Born in 1892 in Florida, Augusta Savage came from a traditional family who didn’t support her early art endeavours. As a child, she always loved fidgeting around and creating small sculptures with the natural clay she found in her hometown- a love that later translated to her fame as a Harlem Renaissance sculptor. In the 1920’s, Savage moved to New York City and studied art at Cooper Union because of the free tuition. Excelling in her pursuit of art, Savage decided to apply to a program in France to further her studies. However, she faced racism in the admissions process and thus, contacted local media to bring this issue to light. While she still wasn’t admitted to the program, Savage did come into contact with patrons who provided the financial means for her to further develop her work. She worked with a Long Island studio while she created a name in the art industry.
Because of the excellence of her work Savage was awards many fellowships and grants from the Julius Rosenwald and Carnegie foundation which allowed her to hone her craft in foreign nations. Ultimately, Savage returned to her roots back in the United States during the Great Depression where she worked as an art educator to support herself and other budding African American artists.
Her personal life encompassed 3 marriages with her last husband leaving her a widow. She had one daughter, Irene, who became her pillar of support when she became ill with cancer. A prominent figure of her time, Augusta Savage passed away in 1962 and left behind a legacy of art for others to follow.
Socio-Economic and Cultural Contextualization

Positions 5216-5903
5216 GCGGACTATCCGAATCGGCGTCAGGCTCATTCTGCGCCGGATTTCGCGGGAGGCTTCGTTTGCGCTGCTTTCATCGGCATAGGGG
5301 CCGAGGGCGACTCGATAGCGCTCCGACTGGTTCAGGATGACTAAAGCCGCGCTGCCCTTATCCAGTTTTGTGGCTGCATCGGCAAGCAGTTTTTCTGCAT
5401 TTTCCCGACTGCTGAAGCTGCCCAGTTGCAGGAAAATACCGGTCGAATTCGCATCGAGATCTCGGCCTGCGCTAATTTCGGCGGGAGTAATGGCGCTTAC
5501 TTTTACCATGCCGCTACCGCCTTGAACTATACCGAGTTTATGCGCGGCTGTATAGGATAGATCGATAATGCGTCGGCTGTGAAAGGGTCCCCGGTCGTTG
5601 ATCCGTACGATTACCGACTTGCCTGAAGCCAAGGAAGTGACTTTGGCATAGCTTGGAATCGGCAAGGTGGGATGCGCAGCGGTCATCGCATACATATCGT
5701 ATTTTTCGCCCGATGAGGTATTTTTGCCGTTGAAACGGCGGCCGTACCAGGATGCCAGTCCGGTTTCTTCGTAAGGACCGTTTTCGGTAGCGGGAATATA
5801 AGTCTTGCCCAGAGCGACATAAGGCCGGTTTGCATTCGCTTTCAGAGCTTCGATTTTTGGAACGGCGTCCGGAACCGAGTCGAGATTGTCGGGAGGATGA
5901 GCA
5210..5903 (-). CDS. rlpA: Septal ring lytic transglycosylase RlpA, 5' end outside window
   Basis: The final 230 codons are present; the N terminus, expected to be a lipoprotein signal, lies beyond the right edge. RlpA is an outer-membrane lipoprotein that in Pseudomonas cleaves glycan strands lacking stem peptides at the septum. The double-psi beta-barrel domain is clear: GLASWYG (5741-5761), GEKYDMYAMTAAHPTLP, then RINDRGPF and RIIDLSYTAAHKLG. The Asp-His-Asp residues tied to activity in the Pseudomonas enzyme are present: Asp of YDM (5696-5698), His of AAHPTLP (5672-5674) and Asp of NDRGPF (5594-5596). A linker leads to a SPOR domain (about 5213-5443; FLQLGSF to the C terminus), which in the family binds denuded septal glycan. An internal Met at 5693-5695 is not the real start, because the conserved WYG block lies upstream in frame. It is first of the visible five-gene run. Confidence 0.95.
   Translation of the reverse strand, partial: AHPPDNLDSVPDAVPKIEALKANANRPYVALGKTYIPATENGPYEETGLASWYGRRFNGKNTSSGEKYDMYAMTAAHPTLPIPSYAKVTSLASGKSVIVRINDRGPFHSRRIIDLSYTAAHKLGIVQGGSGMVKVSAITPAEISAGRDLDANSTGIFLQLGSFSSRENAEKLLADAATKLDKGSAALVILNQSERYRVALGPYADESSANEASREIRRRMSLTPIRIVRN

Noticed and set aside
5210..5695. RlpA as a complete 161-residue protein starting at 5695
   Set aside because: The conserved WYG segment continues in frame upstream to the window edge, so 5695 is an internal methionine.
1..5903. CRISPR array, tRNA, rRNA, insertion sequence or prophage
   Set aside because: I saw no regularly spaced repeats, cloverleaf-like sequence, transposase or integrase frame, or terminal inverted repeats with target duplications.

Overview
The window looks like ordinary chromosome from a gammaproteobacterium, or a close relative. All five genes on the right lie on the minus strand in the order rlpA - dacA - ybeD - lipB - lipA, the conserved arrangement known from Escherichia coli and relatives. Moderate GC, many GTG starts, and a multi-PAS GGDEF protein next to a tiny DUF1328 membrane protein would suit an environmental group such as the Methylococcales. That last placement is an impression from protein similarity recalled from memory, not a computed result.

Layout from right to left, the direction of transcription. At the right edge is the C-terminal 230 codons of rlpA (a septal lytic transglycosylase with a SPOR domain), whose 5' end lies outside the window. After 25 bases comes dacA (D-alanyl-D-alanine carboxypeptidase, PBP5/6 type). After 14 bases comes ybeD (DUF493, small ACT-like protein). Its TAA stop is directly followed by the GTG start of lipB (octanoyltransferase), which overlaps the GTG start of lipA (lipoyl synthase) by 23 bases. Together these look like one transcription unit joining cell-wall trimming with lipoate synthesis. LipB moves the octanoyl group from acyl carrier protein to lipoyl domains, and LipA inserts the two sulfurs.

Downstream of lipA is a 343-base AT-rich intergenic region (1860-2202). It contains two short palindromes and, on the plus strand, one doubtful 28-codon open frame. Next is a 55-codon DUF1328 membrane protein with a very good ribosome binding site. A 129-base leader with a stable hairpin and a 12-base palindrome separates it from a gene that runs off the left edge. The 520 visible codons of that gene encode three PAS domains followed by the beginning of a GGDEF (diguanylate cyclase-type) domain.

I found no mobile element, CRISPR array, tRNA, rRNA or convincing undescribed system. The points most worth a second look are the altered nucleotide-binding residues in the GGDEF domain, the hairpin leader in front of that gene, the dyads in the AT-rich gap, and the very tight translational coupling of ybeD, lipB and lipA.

Coming from a low socio-economic background, Savage’s financial struggles dictated her artistic course. She lacked the ability to pay for art school so she attended Cooper Union because it was free of charge. Despite her financial struggles, Savage’s dedication to her art shone as she completed school in three years instead of four and started to build her name as a sculptor. She created portrait sculptures of distinguished figures of the time such as Marcus Garvey, leader of the Pan-Africanism movement, and W.E.B. Du Bois, a civil rights activist.
Living in an era characterized by flowering artistic ideas, Savage’s work was facilitated by the Harlem Renaissance surrounding her. One of her most profound works of art, The Harp, was created for display at the New York World Fair and represented the inspirational poem “Lift Every Voice and Sing”. The artwork, which portrayed twelve black singers as harp strings in height order, had to be destroyed because of the lack of funding for bronze coating and a lack of storage facilities. Even in its short lifespan, The Harp was symbolic in representing the desire to rise as a community, together. Furthermore, the extending hand of God to support the harp represented the idea that art was a gift from God and meant to be pursued by all, regardless of racial and gender barriers of that time.